AKT is involved in the regulation of protein synthesis via the substrate protein mTOR, a serine/threonine kinase that functions as a nutrient sensor. mTOR stimulates protein synthesis through the phosphorylation of 4EBP1 (eukaryotic translation initiation factor 4E-binding protein 1) and p70S6K (p70 ribosomal protein S6-kinase) [14] .

AKT acts in the regulation of glycogen synthesis via glycogen synthase kinase 3 (GSK3), another serine/threonine kinase, which, amongst other roles, functions to inhibit glycogen synthase. GSK3 is inhibited when phosphorylated by AKT/PKB, which results in glycogen synthesis [15] .

AKT plays a role in the regulation of gluconeogenic and adipogenic genes through the transcription factor FOXO1 (forkhead box-containing protein 1, subfamily O). In the absence of insulin, FOXO1 translocates to the nucleus where it activates the expression of genes involved in gluconeogenesis, such as phosphoenolpyruvate carboxykinase (PEPCK) [13] . It also activates the expression of cyclin G2, an atypical cyclin that blocks the cell cycle, which is inhibited by insulin [16] , and appears to play a key role in insulin-induced mitogenesis. When phosphorylated by AKT, FOXO1 is sequestered in the cytoplasm, and therefore cannot activate the expression of its target genes.

Importantly, AKT also regulates translocation of the insulin-sensitive glucose transporter GLUT4, which is sequestered in intracellular vesicles of muscle cells and adipocytes to the cell membrane via exocytosis, where it facilitates the uptake of glucose from the blood into cells. This is achieved through the phosphorylation of AS160 (160-kDa AKT substrate), a GTPase-activating protein that activates RAB, a small G protein involved in membrane trafficking by blocking the exchange of GTP for GDP [17] .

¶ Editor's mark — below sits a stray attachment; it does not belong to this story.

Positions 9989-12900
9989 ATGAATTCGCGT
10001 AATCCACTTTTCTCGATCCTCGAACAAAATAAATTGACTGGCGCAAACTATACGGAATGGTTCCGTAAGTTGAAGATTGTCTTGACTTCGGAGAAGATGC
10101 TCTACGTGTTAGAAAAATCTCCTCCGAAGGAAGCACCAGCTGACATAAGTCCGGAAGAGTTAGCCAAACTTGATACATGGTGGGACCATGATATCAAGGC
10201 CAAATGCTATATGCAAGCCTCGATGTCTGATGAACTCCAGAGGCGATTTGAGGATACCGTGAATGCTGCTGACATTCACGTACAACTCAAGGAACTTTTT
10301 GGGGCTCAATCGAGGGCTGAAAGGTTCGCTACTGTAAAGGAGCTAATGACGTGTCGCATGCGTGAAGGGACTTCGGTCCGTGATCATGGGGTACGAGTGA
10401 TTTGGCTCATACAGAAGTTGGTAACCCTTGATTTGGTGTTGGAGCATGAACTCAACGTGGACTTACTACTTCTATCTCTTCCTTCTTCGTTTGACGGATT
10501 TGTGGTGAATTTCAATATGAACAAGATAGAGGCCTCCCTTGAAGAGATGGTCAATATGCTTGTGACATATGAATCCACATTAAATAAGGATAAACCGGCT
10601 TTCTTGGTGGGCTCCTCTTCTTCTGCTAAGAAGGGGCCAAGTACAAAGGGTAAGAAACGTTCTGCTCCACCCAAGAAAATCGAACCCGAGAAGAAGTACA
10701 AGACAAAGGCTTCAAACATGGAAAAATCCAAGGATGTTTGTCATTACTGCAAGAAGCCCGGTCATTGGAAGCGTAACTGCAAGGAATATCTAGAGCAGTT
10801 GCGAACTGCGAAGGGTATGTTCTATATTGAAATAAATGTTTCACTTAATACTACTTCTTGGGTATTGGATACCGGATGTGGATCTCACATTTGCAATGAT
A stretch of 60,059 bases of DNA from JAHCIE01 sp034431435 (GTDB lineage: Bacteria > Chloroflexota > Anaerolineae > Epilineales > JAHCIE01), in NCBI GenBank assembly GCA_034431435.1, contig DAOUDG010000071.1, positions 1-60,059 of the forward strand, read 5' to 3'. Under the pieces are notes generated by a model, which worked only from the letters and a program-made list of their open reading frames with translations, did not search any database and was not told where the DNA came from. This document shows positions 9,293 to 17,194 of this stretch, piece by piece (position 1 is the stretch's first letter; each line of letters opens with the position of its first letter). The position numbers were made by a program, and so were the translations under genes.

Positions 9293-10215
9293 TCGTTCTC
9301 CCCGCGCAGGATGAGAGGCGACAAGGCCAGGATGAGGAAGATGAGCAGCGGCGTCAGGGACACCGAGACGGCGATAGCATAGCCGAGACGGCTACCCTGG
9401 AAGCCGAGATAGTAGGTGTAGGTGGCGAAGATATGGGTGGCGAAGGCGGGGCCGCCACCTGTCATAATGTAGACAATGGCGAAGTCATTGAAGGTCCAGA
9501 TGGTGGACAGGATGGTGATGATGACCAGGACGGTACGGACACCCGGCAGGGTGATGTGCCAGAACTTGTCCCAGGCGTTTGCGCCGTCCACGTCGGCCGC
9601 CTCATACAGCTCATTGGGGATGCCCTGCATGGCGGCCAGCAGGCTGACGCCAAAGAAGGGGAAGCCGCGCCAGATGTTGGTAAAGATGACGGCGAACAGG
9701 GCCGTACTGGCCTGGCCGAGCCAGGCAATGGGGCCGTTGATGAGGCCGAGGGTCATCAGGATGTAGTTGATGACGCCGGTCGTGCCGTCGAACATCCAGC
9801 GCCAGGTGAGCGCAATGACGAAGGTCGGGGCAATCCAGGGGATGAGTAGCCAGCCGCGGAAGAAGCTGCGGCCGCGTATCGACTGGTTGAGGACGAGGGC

Figure 1: The PI3K and MAPK pathways.

Figure 2: The translocation of GLUT4 in the PI3K and MAPK pathways.

Ras / MAPK Pathway

The MAPK pathway is an essential secondary branch of the insulin signaling pathway. It is activated independently of the PI3K pathway either through binding of growth factor receptor-bound protein 2 (Grb2) to tyrosine-phosphorylated Shc, or through Sh2 binding to the insulin receptor. The amino-terminal SH3 domain of Grb2 binds to proline-rich regions of proteins such as son-of-sevenless (SOS), a guanine nucleotide exchange factor that catalyzes the shift of membrane-bound Ras from an inactive form (Ras-GDP) to an active form (Ras-GTP) [18] . Activated Ras-GTP is then able to stimulate downstream effectors, such as the Serine/Threonine kinase Raf, which activates its downstream targets MEK1 and MEK2 that go on to phosphorylate and activate the MAP kinases Extracellular signal-regulated kinase 1/2 (ERK1/2). Activated ERK1/2 are directly involved in multiple cellular processes, ranging from cell proliferation and differentiation. They act by regulating gene expression as well as extra-nuclear events, such as cytoskeletal reorganization, through the phosphorylation and activation of target proteins in both the cytosol and nucleus [11] .